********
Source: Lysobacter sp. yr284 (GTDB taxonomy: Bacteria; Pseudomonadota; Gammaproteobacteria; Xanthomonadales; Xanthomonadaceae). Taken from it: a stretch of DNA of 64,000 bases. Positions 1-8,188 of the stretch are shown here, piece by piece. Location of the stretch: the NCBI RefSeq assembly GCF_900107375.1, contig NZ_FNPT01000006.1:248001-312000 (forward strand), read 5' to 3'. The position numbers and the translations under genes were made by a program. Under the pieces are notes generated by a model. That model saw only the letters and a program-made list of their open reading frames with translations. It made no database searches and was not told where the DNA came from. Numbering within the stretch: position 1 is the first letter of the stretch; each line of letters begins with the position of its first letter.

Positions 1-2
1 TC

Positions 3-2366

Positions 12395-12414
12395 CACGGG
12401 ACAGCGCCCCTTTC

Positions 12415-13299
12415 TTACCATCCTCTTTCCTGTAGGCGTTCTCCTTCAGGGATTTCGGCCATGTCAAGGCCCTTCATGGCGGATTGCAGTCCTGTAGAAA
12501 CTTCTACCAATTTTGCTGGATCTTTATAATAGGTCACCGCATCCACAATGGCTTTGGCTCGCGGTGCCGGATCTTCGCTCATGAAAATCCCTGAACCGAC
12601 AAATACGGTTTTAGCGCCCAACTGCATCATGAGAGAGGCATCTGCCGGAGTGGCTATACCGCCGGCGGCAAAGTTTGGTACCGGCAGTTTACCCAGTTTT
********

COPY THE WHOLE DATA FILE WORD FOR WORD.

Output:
Source: Lysobacter sp. yr284 (GTDB taxonomy: Bacteria; Pseudomonadota; Gammaproteobacteria; Xanthomonadales; Xanthomonadaceae). Taken from it: a stretch of DNA of 64,000 bases. Positions 1-8,188 of the stretch are shown here, piece by piece. Location of the stretch: the NCBI RefSeq assembly GCF_900107375.1, contig NZ_FNPT01000006.1:248001-312000 (forward strand), read 5' to 3'. The position numbers and the translations under genes were made by a program. Under the pieces are notes generated by a model. That model saw only the letters and a program-made list of their open reading frames with translations. It made no database searches and was not told where the DNA came from. Numbering within the stretch: position 1 is the first letter of the stretch; each line of letters begins with the position of its first letter.

Positions 1-2
1 TC

Positions 3-2366

Positions 12395-12414
12395 CACGGG
12401 ACAGCGCCCCTTTC

Positions 12415-13299
12415 TTACCATCCTCTTTCCTGTAGGCGTTCTCCTTCAGGGATTTCGGCCATGTCAAGGCCCTTCATGGCGGATTGCAGTCCTGTAGAAA
12501 CTTCTACCAATTTTGCTGGATCTTTATAATAGGTCACCGCATCCACAATGGCTTTGGCTCGCGGTGCCGGATCTTCGCTCATGAAAATCCCTGAACCGAC
12601 AAATACGGTTTTAGCGCCCAACTGCATCATGAGAGAGGCATCTGCCGGAGTGGCTATACCGCCGGCGGCAAAGTTTGGTACCGGCAGTTTACCCAGTTTT